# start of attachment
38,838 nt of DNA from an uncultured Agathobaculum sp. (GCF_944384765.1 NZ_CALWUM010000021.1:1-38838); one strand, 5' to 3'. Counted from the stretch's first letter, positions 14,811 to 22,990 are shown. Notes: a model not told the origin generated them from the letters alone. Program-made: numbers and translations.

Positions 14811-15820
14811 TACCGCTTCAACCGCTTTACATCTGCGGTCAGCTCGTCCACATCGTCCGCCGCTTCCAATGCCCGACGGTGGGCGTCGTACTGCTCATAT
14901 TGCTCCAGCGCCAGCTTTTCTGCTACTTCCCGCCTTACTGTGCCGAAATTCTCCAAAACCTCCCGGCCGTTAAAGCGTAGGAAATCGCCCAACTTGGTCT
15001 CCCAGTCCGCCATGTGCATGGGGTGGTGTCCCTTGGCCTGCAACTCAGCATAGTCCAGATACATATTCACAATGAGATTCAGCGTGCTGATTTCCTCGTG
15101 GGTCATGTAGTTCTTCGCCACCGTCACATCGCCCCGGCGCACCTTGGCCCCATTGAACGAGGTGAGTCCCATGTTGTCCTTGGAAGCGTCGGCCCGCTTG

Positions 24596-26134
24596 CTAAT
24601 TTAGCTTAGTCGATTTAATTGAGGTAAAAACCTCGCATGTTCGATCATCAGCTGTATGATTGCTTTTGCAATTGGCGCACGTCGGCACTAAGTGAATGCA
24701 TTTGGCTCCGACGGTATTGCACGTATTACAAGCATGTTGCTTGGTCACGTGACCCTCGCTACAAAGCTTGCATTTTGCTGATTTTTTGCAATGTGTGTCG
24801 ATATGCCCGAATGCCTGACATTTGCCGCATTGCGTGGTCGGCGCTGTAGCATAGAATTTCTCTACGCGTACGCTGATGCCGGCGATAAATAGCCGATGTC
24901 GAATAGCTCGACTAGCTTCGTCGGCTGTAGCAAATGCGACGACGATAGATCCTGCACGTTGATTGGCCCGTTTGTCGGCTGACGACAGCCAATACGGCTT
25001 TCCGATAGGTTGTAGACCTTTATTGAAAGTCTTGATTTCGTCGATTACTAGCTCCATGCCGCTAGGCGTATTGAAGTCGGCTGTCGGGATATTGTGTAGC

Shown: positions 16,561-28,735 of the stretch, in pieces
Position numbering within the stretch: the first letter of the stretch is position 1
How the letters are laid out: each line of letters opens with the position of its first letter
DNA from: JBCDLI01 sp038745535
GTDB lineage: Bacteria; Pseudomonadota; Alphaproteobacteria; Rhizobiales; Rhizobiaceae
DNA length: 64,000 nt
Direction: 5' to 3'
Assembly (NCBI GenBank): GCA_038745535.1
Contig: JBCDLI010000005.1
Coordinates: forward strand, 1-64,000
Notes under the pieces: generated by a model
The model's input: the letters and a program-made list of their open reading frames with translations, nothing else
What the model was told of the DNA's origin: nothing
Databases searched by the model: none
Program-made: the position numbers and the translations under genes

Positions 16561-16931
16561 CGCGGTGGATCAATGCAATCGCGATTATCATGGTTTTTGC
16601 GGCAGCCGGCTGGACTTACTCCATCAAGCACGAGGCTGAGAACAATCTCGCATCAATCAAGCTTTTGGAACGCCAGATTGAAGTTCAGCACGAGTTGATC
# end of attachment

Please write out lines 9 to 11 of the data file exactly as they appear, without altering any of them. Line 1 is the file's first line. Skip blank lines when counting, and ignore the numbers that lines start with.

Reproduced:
24601 TTAGCTTAGTCGATTTAATTGAGGTAAAAACCTCGCATGTTCGATCATCAGCTGTATGATTGCTTTTGCAATTGGCGCACGTCGGCACTAAGTGAATGCA
24701 TTTGGCTCCGACGGTATTGCACGTATTACAAGCATGTTGCTTGGTCACGTGACCCTCGCTACAAAGCTTGCATTTTGCTGATTTTTTGCAATGTGTGTCG
24801 ATATGCCCGAATGCCTGACATTTGCCGCATTGCGTGGTCGGCGCTGTAGCATAGAATTTCTCTACGCGTACGCTGATGCCGGCGATAAATAGCCGATGTC